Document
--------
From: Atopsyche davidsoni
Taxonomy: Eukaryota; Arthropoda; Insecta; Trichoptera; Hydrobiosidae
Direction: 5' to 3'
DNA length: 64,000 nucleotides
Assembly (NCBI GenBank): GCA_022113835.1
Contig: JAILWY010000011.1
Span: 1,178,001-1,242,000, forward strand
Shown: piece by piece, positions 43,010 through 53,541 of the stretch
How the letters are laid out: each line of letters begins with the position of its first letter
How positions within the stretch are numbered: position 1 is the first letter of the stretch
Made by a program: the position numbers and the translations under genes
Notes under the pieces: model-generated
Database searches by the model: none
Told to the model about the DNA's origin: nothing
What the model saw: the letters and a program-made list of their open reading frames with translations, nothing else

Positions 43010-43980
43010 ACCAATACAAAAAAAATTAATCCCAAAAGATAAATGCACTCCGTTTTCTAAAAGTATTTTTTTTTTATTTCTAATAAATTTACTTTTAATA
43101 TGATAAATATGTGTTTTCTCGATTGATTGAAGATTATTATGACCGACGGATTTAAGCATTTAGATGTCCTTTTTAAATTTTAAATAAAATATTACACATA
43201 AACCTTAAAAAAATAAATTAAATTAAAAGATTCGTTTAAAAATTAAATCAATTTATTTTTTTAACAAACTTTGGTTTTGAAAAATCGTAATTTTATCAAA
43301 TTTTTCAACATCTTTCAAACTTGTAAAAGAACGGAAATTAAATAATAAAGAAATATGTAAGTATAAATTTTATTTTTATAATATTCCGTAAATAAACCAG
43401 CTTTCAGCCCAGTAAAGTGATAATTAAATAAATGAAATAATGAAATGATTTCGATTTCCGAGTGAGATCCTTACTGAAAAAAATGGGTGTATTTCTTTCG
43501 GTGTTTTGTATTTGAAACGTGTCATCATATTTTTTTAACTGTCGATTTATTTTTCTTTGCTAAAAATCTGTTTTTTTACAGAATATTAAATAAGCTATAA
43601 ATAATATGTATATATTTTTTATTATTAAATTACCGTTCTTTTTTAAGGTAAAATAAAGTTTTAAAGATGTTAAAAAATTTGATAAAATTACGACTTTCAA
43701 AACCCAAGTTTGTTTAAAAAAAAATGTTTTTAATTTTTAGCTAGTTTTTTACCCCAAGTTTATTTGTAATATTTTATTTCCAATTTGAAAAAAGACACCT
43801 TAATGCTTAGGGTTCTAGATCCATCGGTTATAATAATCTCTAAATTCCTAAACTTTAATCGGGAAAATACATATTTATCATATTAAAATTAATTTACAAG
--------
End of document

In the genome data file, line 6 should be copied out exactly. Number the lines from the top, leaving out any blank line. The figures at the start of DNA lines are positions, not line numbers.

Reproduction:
Contig: JAILWY010000011.1